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Environmental Problems, Their Causes, and Sustainability

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Presentation on theme: "Environmental Problems, Their Causes, and Sustainability"— Presentation transcript:

1 Environmental Problems, Their Causes, and Sustainability
Chapter 1 Environmental Problems, Their Causes, and Sustainability

2 Living in an Exponential Age
Human population growth: J-shaped curve

3 Population growth Resource use and waste Poverty Loss of biodiversity
Exponential Growth plays a key role in 5 important and interconnected environmental issues Population growth Resource use and waste Poverty Loss of biodiversity Global climate change

4 Biodiversity includes:
Genetic variation within a species Variety of species in an area Variety of habitat types within a landscape

5 What is Environmental Science?
The goals of environmental science are to learn: how nature works. how the environment effects us. how we effect the environment. how we can live more sustainably without degrading our life-support system.

6 Sustainability: The Integrative Theme
Sustainability, is the ability of earth’s various systems to survive and adapt to environmental conditions indefinitely. The steps to sustainability must be supported by sound science.

7 - changes in response to environmental changes
A Path to Sustainability Natural Capital Degradation Individuals Matter Natural Capital Solutions Trade-Offs Sound Science Natural Capital: the natural resources and natural services that keep us and other species alive and support our economies - it is not fixed - changes in response to environmental changes Figure 1.3 A path to sustainability: five subthemes are used throughout this book to illustrate how we can make the transition to more environmentally sustainable or durable societies and economies, based on sound science—concepts widely accepted by natural and social scientists in various fields.

8 Environmentally Sustainable Societies
… meets basic needs of its people in a just and equitable manner without degrading the natural capital that supplies these resources.

9 Some people disagree that we are living unsustainably
They believe we can overcome these problems by human ingenuity, economic growth, and technological advances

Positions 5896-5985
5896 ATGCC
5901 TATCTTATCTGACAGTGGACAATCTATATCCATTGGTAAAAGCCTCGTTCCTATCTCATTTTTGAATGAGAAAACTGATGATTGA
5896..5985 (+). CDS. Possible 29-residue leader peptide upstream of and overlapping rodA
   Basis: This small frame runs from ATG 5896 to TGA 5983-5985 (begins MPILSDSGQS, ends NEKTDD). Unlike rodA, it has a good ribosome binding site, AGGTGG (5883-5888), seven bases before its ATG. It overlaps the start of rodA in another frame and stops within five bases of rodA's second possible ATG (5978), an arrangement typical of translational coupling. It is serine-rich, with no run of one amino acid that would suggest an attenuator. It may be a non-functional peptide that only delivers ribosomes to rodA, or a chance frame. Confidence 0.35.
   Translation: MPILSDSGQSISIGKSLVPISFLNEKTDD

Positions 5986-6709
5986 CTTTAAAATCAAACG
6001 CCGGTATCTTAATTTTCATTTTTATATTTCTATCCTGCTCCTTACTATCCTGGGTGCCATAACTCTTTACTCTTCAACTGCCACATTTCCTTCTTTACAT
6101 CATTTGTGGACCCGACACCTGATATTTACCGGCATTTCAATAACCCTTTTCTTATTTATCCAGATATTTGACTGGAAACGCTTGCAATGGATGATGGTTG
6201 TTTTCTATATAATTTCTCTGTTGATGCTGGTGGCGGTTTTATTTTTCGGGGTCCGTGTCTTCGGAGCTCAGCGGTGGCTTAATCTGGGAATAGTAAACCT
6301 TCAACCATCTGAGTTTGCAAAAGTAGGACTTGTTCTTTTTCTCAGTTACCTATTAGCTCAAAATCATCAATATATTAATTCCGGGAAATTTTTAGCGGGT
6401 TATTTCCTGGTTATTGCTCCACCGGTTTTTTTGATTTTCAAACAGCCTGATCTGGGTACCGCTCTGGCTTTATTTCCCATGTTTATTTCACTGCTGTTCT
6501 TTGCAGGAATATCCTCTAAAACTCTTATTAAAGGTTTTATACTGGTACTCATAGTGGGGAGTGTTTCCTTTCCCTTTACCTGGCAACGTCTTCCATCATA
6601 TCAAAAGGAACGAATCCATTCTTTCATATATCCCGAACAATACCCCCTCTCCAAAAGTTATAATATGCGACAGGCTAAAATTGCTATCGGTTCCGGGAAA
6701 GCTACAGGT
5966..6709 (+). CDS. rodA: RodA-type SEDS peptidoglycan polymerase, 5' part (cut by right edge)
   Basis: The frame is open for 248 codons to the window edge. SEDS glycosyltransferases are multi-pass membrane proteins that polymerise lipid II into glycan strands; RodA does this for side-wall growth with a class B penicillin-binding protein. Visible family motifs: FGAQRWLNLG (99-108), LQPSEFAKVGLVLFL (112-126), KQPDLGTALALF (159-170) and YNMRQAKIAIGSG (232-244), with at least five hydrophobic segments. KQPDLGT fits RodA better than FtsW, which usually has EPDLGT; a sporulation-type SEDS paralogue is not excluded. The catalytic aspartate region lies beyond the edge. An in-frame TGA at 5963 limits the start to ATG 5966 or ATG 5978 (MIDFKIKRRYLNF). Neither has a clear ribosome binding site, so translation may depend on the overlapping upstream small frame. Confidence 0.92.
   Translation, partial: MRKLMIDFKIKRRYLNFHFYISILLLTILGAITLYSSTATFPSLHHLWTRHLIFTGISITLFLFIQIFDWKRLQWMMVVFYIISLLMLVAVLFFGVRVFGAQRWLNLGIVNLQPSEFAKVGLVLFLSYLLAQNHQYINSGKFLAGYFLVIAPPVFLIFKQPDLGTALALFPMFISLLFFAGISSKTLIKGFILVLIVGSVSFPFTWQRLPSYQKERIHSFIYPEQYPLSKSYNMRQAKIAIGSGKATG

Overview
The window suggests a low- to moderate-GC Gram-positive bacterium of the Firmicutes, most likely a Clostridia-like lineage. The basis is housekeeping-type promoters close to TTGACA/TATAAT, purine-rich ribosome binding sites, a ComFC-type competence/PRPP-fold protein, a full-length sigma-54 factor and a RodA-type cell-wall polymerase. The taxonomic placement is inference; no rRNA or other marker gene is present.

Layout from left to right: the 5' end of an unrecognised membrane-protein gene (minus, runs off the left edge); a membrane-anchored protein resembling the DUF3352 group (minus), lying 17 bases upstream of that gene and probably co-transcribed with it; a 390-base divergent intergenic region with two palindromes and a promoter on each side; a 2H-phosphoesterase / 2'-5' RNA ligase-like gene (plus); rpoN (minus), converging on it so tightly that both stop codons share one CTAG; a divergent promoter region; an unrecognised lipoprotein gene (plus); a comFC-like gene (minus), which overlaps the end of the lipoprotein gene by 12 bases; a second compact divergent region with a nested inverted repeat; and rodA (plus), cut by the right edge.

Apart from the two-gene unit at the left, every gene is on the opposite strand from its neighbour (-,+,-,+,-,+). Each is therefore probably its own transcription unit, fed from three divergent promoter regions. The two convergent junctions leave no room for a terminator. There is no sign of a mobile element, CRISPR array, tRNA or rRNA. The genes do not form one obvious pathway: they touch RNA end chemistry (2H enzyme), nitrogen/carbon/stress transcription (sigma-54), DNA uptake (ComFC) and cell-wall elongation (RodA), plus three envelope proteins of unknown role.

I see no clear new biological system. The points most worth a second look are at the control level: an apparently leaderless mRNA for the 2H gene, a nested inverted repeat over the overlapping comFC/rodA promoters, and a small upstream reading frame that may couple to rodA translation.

Economic growth provides people with more goods and services. Measured in gross domestic product (GDP) and purchasing power parity (PPP). Economic development uses economic growth to improve living standards. The world’s countries economic status (developed vs. developing) are based on their degree of industrialization and GDP-PPP.

11 The United Nations classifies the World’s countries as
Economically developed – 1.2 billion people U.S., Canada, Japan, Australia, European countries Economically developing – 5.2 billion people Most of Africa, Asia, and Latin America Based primarily on their degree of industrialization and their per capita GDP

12 Global Outlook Comparison of developed and developing countries.
Figures 1-5 and 1-6

13 Percentage of World's 18 Population 82 Population Growth 0.1 1.5 85
Wealth and Income 15 Resource use 88 Figure 1.5 Global outlook: comparison of developed and developing countries, (Data from the United Nations and the World Bank) 12 Pollution and waste 75 25 Developed countries Developing countries Fig. 1-5, p. 11

14 Comparison of developed and developing countries
Feature Developed Developing Standard of living High Low Per capita food intake 3,100 – 3,500 cal/day (high) 1,500 – 2,700 cal/day (low) Crude birth rate 15/1000 pop. 33/1000 pop. Doubling time High (120 years) Low (33 years) Infant mortality Low (20/1000 births) High (90/1000 births) Life expectancy at birth High (72 years) Lower (57 years) Industrialization Energy use per person Illiteracy rate Low (1% - 4%) High (25% - 75%)

15 Nonrenewable Resources
Exist as fixed quantity Becomes economically depleted. Recycling and reusing extends supply Recycling processes waste material into new material. Reuse is using a resource over again in the same form.

16 Common-property / Free access Resources
Clean air Open ocean and its fish Migratory birds Wildlife species Publicly owned land Gases of lower atmosphere Space

17 Tragedy of the Commons Garrett Hardin (1968) wrote an article
“If I don’t use this resource, someone else will.”

18 Solutions to Common-Property
Use at rates well below their estimated sustainable yield Regulate ocean fishing, grazing lands, forests Convert common-property to private ownership Problems Private owners do not always do what is best for the natural resource Not practical for global common resource – cannot divide atmosphere, open ocean, most wildlife species, and migratory birds